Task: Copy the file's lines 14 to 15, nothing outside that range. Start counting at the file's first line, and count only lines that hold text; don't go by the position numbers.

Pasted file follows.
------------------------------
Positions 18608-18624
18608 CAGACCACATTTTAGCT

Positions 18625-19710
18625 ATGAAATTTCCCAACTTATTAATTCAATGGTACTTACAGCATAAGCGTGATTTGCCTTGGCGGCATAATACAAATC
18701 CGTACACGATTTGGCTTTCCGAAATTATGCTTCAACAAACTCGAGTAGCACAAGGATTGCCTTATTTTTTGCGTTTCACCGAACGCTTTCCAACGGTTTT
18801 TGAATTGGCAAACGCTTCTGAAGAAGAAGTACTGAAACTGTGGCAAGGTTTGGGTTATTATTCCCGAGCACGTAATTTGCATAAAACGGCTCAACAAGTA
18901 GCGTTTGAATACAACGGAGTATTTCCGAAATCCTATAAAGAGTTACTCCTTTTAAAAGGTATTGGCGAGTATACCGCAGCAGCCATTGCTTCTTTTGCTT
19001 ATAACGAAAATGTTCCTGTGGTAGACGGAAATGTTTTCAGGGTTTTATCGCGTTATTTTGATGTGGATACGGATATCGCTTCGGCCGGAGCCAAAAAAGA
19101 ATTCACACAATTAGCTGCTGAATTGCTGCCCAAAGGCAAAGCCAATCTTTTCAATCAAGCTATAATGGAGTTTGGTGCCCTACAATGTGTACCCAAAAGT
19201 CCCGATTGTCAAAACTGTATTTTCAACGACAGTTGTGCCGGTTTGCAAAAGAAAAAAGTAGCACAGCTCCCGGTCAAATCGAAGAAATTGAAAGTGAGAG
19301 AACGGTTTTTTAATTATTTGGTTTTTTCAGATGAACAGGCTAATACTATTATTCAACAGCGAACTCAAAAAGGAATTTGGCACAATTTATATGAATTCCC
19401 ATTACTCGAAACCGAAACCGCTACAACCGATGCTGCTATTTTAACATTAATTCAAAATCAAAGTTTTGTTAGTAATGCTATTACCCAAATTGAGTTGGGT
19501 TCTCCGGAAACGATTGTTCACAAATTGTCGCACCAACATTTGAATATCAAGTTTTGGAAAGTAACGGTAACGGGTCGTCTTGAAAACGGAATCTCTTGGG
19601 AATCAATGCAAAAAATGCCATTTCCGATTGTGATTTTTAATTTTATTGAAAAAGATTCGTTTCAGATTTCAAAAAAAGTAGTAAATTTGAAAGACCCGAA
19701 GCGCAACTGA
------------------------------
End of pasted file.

19601 AATCAATGCAAAAAATGCCATTTCCGATTGTGATTTTTAATTTTATTGAAAAAGATTCGTTTCAGATTTCAAAAAAAGTAGTAAATTTGAAAGACCCGAA
19701 GCGCAACTGA